The objective of Step 1 is to establish appropriate gold supply chain due diligence policies and governance structures to oversee the prevention and mitigation of threat finance risks and to consider ESG factors, as defined below, in the Refiner’s gold supply chain.

1.1. Adopt and commit to a policy for gold supply chain due diligence

Refiners must adopt a gold supply chain policy that incorporates the risks and risk management measures outlined in Annex II of the OECD Due Diligence Guidance (OECD Annex II) and extends to addressing adverse ESG factors in the Refiner’s primary gold supply chain.

Threat financing (includes conflict risks as per the OECD Annex II)

Systematic or widespread human rights abuses associated with the extraction, transport or trade of gold, including:

  • Any forms of torture, or inhuman and degrading treatment
  • Forced or compulsory labour
  • Worst forms of child labour
  • Widespread sexual violence or other gross human rights violations
  • War crimes, crimes against humanity or genocide.

Direct or indirect support to illegitimate non-state armed groups, or public or private security forces (“illegitimate non-state armed groups, public or private security forces”)7 which:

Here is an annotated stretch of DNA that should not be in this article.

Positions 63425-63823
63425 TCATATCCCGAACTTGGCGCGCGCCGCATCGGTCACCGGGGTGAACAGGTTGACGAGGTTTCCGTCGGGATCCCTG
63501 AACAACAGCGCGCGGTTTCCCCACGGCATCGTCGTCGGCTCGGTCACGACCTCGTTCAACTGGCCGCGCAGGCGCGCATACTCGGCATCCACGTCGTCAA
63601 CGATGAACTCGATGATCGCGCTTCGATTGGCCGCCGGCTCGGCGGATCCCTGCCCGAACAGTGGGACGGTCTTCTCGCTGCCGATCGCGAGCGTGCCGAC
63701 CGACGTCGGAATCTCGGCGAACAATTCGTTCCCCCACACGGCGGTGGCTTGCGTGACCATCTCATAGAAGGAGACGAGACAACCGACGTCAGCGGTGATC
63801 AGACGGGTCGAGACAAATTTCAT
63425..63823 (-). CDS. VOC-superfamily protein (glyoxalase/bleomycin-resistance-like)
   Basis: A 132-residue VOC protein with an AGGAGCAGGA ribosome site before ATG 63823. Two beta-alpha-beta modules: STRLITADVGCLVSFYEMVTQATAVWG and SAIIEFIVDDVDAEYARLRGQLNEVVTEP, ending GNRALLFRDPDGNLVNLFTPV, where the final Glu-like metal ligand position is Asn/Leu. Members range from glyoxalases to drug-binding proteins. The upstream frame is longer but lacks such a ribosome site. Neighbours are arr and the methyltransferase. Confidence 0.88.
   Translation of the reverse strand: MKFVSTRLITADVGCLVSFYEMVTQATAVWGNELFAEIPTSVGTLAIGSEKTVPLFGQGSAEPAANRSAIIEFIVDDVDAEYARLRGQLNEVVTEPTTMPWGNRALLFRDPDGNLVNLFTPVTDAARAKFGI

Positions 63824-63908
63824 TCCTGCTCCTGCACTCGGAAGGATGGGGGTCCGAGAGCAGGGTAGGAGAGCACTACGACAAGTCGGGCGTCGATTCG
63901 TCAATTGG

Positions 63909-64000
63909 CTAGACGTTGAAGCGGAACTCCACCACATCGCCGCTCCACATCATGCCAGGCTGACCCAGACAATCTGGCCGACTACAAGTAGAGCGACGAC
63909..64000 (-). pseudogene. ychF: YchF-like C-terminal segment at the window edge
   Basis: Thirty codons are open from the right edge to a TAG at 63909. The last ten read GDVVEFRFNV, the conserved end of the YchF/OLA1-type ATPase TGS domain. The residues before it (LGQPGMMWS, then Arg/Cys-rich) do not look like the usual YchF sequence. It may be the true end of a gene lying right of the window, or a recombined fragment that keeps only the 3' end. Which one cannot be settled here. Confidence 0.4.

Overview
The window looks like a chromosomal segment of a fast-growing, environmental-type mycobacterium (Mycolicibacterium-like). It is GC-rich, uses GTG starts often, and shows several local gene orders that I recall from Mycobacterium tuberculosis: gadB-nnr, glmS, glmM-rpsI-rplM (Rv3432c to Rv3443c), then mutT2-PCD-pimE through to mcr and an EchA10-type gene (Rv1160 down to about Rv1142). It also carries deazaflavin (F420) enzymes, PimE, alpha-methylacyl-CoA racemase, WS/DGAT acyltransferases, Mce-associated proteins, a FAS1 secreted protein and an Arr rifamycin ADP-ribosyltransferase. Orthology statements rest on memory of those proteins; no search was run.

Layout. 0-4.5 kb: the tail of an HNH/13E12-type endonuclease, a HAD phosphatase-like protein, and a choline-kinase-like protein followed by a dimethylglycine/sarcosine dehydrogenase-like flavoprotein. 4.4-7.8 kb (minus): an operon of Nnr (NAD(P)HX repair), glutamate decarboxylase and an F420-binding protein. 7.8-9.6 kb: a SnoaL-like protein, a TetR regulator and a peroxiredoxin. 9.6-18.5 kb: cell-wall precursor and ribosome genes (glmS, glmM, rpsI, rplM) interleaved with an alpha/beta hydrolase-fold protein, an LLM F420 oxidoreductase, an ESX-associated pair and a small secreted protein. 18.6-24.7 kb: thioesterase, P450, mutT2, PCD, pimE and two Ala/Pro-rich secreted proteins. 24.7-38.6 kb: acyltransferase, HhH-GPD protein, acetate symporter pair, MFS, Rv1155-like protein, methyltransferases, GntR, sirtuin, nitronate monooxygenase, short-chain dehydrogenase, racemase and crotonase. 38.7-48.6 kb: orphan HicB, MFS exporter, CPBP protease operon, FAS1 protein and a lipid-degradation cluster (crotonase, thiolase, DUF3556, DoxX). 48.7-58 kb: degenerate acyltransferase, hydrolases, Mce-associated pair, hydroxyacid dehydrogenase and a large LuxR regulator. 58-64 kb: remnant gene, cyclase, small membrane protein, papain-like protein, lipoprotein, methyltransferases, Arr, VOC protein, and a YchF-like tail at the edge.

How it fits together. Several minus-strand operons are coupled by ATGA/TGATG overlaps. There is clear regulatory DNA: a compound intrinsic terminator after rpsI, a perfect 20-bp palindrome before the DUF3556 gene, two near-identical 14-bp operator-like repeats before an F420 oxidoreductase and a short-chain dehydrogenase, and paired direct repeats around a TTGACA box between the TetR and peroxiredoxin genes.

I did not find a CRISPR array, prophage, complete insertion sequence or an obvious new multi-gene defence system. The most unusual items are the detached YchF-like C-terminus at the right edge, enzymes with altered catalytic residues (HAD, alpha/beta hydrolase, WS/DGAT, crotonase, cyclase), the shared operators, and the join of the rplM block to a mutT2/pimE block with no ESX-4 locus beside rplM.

• Illegally control mines, sites, traders or other intermediaries, and transport routes through the
    supply chains; or
  • Illegally tax or extort money or minerals through the supply chains.

Bribery and fraudulent misrepresentation of the origin of gold.

Non-compliance with taxes, fees and royalties due to governments related to mineral extraction, trade and export from Conflict-Affected and High-Risk Areas (CAHRAs).

Money laundering or terrorism financing.

Contribution to conflict.

Refiners are expected to address the ESG factors in their primary gold supply chain by making enquiries on policies and practices for the ESG factors noted below, and by using the Refiners Toolkit. ESG considerations are risk based to reflect the nature, size and complexity of the counterparty.